Crypto lender Voyager Digital Ltd., which is at present bankrupt, has begun its auction in New York. The venue for the auction is at the midtown office of investment bank Moelis.
The auction can stretch beyond Tuesday. The result of the bid or the bids shall be disclosed in a hearing which has been scheduled for September 29.
There are chances of the results getting disclosed earlier as well, according to Voyager’s spokesperson.
A court document from the US bankruptcy court’s Southern District of New York has disclosed that on September 13, Moelis & Company, Voyager’s investment bank, will hold an auction for the crypto lender’s assets.
It is still unclear how many bidders will be present for the auction. The company had mentioned earlier last year that it had been reached out to by 88 parties, out of which 22 were actively a part of the discussions.
The interested parties have not yet been officially named, but both FTX and Binance have expressed interest in Voyager’s assets.
Customers Relying On The Auction To Get Back Their Frozen Funds
Voyager had frozen the funds of the customers as it went bankrupt. The customers of Voyager whose savings were withheld by the company are now hoping that this auction will help them get their money back.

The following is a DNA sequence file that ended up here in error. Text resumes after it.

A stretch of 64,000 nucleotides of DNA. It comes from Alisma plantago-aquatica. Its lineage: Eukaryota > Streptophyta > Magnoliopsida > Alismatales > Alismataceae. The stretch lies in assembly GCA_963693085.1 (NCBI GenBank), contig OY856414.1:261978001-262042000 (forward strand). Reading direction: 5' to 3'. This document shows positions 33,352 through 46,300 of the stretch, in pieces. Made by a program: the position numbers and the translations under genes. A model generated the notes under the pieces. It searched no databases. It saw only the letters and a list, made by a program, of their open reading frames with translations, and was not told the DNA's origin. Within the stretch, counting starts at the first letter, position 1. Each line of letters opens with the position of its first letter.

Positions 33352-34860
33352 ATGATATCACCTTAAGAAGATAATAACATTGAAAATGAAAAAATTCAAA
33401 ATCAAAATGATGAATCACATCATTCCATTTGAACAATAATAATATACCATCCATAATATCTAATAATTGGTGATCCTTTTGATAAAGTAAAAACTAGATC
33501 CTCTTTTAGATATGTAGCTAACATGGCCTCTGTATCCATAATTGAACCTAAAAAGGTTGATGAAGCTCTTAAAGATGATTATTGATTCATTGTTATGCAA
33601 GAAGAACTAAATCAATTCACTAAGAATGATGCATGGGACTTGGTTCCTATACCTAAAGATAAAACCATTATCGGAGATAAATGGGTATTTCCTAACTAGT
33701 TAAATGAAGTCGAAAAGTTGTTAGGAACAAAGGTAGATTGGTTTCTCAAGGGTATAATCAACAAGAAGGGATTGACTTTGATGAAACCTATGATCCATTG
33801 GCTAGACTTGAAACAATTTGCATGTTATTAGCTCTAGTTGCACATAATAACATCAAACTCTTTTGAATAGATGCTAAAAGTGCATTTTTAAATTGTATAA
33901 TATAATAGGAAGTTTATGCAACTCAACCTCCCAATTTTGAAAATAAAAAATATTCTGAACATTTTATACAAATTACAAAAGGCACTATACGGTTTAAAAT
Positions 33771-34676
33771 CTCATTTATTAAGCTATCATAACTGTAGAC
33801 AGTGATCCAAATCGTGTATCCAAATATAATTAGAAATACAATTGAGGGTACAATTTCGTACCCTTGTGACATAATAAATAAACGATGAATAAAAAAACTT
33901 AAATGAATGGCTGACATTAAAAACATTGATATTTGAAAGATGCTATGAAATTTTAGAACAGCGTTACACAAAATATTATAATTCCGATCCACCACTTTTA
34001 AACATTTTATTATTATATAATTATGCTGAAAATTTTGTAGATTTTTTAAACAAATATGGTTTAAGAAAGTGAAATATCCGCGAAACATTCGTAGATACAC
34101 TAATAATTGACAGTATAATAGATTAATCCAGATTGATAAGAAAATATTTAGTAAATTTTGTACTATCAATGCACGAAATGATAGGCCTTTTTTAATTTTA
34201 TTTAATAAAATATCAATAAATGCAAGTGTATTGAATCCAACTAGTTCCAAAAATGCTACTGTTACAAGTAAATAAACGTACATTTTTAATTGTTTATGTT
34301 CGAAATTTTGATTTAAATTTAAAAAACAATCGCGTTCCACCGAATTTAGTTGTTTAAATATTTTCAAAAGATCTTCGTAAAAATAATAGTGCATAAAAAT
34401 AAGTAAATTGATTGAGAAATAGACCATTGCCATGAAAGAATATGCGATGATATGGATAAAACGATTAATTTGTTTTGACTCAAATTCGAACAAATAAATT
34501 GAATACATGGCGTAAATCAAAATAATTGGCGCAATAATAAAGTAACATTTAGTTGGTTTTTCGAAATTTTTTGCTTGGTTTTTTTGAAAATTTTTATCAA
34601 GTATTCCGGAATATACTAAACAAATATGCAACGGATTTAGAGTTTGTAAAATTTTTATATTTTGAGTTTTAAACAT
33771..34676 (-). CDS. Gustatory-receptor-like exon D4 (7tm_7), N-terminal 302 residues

Customers of Voyager have been unable to gain access to their funds ever since the beginning of July, specifically after the crypto market downturn forced the lender into suspending withdrawals and then caused bankruptcy.
FTX, a popular crypto exchange, had offered $15 million in cash for Voyager customer information along with an undisclosed amount for the assets. It was called a “lowball bid” by Voyager.
Voyager is a New York-based company that traded publicly in Toronto and filed for bankruptcy protection in July.
This was after the exchange received a huge number of withdrawal requests.
The investments of Voyager were frozen and, in certain circumstances, even lost in value owing to the massive crypto meltdown.
Voyager’s Ambiguous Statements
While Voyager was quite uncertain and ambiguous, the crypto lender, through its marketing policies, had announced and made sure that these cash deposits were insured by the Federal Insurance Corporation (FDIC).
This has specifically resulted in consumers getting doubtful. It also made a lot of customers believe that their crypto deposits were now insured.
It was later discovered that even though the platform was tied up with the FDIC-insured Metropolitan Commercial Bank, the insurance had failed to protect the customers.
The Federal Deposit Insurance Corporation is one of the two agencies that are supposed to supply deposit insurance to depositors in American depository institutions.
The other corporation is the National Credit Union Administration, which performs the regulating part and also insures the credit unions.
A customer reportedly said that she lost $1 million on the Voyager platform and that her funds were mostly parked in a huge sum in a stablecoin, which again was supposed to be FDIC insured.
Featured image from NDTV, chart from TradingView.com